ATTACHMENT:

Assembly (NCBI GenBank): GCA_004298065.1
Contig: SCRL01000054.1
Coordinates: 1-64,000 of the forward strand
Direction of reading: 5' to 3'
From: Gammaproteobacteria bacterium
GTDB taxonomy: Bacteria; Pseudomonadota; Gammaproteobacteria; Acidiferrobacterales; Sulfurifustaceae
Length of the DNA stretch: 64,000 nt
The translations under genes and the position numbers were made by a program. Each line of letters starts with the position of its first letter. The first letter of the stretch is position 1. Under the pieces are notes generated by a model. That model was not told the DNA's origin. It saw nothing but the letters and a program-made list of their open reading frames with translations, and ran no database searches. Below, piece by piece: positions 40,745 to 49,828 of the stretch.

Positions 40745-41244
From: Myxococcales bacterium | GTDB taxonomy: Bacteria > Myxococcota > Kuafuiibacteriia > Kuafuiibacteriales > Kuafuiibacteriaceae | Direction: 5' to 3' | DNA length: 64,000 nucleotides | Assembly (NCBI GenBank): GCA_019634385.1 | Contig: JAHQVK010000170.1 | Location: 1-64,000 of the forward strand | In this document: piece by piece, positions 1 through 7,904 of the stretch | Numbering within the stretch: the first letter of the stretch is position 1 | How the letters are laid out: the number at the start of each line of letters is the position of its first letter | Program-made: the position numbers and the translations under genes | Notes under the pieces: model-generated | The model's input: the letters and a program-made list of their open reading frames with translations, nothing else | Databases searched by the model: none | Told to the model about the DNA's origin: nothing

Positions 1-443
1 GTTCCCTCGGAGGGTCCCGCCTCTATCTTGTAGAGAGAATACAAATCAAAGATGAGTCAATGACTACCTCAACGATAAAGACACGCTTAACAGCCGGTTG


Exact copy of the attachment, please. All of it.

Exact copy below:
Assembly (NCBI GenBank): GCA_004298065.1
Contig: SCRL01000054.1
Coordinates: 1-64,000 of the forward strand
Direction of reading: 5' to 3'
From: Gammaproteobacteria bacterium
GTDB taxonomy: Bacteria; Pseudomonadota; Gammaproteobacteria; Acidiferrobacterales; Sulfurifustaceae
Length of the DNA stretch: 64,000 nt
The translations under genes and the position numbers were made by a program. Each line of letters starts with the position of its first letter. The first letter of the stretch is position 1. Under the pieces are notes generated by a model. That model was not told the DNA's origin. It saw nothing but the letters and a program-made list of their open reading frames with translations, and ran no database searches. Below, piece by piece: positions 40,745 to 49,828 of the stretch.

Positions 40745-41244
From: Myxococcales bacterium | GTDB taxonomy: Bacteria > Myxococcota > Kuafuiibacteriia > Kuafuiibacteriales > Kuafuiibacteriaceae | Direction: 5' to 3' | DNA length: 64,000 nucleotides | Assembly (NCBI GenBank): GCA_019634385.1 | Contig: JAHQVK010000170.1 | Location: 1-64,000 of the forward strand | In this document: piece by piece, positions 1 through 7,904 of the stretch | Numbering within the stretch: the first letter of the stretch is position 1 | How the letters are laid out: the number at the start of each line of letters is the position of its first letter | Program-made: the position numbers and the translations under genes | Notes under the pieces: model-generated | The model's input: the letters and a program-made list of their open reading frames with translations, nothing else | Databases searched by the model: none | Told to the model about the DNA's origin: nothing

Positions 1-443
1 GTTCCCTCGGAGGGTCCCGCCTCTATCTTGTAGAGAGAATACAAATCAAAGATGAGTCAATGACTACCTCAACGATAAAGACACGCTTAACAGCCGGTTG